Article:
Pixie, by Mathieu Mariolle, Ill. Aurore Demilly

Mathieu Mariolle & Aurore Demilly
Vol. 1-2

Pixie is a two volume graphic novel published in the United States by Toykopop. It follows the adventures of Pixie, a young red-haired thief; Prince Ael, a young prince with the power to move through dreams; Elvynn, a spellcasting warrior; and Balor, a wise werewolf. Together they are trying to stop Ankou from unleashing his terrible machine on the different worlds.

Didn’t that sound like any other review? LOL, I picked up this series at my local Barnes and Noble store. Why? Because I like the illustrations. That is usually the reason why I pick up graphic novels, the pictures. If the illustrations don’t catch my eye, I probably will not buy it. I know that sounds awful, but it’s the truth. (Same goes for most books I’ve picked up.) Now that’s not to say that I buy everything with cute illustrations or that it is the only reason I pick up books or comics. It is the leading reason, not the only one. Got it? Great.

The Good

  • I love the art! (Have you gotten that fact clear yet? LOL!) The colors are rich and vibrant. It has that fantasy look down. Glowing-sparkling fairies and what-nots. Beautiful creatures: mermaids, fairies and even dragons. What can I say? Aurore Demilly is an excellent artist! If you’re not familiar with her work, please visit her website. She has excellent pieces in her gallery (like the one below).

  • The story: one thief helping out a confused prince. Classic. I love that they’re not perfect characters (ok, they’re kind of typical). Pixie is the typical do-first-ask-later hero that has a lame plan for every situation. But I like the idea of having the ability to control your surroundings with your dreams. What if I dream that I was a mermaid and woke up under the ocean? What if I have a really ugly nightmare and wake-up in that scenario? You have to admit, it’s an interesting idea.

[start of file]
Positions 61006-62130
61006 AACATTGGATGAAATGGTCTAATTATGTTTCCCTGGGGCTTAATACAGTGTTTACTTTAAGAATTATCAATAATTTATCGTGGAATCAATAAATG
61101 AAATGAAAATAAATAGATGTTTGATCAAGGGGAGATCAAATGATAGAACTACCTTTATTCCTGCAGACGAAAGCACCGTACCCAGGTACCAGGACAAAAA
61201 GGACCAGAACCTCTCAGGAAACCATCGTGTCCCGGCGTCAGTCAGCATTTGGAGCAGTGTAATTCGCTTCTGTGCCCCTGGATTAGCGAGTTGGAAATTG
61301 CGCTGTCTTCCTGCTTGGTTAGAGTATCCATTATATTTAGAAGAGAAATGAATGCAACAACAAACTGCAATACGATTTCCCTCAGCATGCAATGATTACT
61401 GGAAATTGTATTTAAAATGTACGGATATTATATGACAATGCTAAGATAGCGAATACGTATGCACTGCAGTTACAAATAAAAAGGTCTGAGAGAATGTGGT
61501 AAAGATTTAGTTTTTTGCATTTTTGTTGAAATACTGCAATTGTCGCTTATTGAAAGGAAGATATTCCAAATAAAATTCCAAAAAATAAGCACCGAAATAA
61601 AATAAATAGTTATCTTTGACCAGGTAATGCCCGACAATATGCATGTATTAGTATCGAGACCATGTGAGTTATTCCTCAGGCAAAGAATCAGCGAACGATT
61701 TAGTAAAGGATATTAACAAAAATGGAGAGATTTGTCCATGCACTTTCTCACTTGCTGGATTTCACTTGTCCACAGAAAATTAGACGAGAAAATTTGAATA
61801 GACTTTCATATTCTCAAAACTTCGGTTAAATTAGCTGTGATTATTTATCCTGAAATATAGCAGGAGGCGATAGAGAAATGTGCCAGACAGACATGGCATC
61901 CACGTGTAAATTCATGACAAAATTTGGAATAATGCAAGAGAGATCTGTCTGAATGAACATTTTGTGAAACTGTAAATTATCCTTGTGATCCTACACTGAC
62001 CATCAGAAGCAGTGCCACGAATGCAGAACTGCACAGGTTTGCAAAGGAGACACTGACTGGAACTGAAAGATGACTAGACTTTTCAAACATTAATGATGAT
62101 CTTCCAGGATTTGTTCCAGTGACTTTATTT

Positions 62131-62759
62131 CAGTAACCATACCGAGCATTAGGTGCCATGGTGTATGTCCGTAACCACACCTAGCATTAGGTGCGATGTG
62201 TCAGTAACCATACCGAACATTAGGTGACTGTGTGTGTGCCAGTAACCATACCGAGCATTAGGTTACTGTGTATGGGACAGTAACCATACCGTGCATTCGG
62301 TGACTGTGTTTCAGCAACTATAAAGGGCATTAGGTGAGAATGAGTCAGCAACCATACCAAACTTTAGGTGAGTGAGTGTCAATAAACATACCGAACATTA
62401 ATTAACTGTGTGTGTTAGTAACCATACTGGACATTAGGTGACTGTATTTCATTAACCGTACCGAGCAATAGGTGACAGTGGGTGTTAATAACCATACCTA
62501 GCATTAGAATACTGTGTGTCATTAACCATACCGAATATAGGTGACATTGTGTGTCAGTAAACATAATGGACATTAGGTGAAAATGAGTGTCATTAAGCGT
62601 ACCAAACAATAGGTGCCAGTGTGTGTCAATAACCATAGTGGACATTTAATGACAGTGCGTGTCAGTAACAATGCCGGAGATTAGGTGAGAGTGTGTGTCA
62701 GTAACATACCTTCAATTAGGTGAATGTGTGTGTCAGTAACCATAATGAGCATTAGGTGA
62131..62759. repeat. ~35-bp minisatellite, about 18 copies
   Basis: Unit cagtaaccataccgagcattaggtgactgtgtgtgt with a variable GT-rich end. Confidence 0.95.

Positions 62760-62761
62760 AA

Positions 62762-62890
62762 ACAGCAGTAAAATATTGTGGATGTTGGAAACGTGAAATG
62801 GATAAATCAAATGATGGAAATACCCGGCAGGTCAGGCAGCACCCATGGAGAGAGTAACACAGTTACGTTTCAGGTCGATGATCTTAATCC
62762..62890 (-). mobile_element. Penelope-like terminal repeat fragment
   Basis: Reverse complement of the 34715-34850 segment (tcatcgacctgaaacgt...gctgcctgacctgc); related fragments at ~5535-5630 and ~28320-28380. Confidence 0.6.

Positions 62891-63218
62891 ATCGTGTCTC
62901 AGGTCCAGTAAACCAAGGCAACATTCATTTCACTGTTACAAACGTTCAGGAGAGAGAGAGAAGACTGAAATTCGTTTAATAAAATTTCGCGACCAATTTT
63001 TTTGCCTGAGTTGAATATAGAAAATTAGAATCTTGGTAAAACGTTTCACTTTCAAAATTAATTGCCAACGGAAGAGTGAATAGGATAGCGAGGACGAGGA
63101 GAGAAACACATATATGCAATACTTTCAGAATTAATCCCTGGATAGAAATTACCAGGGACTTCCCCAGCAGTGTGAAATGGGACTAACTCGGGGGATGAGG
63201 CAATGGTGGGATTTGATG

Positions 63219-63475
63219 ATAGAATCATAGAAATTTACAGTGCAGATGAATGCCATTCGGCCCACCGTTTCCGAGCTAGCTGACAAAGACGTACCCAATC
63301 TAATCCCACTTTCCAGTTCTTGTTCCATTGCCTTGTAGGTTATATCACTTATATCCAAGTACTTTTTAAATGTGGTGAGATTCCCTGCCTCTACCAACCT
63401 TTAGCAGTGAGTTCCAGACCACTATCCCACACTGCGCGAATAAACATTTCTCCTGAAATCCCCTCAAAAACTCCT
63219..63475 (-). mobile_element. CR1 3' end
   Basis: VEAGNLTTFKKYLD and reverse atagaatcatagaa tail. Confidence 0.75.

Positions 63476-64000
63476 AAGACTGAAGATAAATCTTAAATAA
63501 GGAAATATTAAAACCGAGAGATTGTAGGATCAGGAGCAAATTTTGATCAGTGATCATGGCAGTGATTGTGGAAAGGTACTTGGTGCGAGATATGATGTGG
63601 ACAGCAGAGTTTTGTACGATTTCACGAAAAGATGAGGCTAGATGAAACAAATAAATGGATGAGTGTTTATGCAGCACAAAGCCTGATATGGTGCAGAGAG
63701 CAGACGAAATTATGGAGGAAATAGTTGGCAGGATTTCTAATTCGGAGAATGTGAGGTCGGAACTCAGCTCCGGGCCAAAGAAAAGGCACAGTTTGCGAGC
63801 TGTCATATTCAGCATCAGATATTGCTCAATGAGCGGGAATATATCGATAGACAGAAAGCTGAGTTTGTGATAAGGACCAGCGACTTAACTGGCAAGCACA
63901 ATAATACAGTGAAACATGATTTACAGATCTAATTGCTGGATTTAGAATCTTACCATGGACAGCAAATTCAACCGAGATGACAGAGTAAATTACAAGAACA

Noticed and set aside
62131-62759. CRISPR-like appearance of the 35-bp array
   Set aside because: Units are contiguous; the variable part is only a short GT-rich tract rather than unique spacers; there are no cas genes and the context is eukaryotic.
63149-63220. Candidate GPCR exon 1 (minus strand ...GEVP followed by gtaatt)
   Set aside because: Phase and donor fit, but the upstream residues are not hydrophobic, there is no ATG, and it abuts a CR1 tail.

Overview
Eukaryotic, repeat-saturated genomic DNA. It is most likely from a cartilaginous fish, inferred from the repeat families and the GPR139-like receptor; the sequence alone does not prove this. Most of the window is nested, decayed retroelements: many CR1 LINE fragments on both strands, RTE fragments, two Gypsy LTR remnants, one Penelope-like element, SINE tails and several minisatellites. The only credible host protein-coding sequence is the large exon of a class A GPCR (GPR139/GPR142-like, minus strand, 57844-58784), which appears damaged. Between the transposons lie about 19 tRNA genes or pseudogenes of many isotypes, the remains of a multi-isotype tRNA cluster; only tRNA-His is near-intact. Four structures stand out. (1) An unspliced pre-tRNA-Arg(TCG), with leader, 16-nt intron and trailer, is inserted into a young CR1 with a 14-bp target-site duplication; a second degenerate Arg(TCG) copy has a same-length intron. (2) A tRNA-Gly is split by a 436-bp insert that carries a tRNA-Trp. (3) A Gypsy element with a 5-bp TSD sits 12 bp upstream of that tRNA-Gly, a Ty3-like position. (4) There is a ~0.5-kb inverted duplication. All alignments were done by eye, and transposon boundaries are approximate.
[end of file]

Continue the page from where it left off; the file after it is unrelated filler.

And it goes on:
The Bad

  • This comic is a translation. Pixie was originally published by Delcourt in France. When I was reading it, it seemed that in some instances some of the context was “lost in translation”. Or I got the feeling that it was translated literally and that the meaning didn’t come across as intended. Really, it comes across as a bad translation.
  • The action moves way too fast. One moment you are trapped in a jail cell; the next you are roaming around the palace halls. The ending is rushed.

Parting thought: I took French in high school and then one semester at the university, so technically I can read the original French version of this comic. What stops me? The prices. I wish I could afford to buy a lot of French comics. They have some gems over there that I know I would love. Maybe I should purchase some through Amazon.



Aurore Demilly

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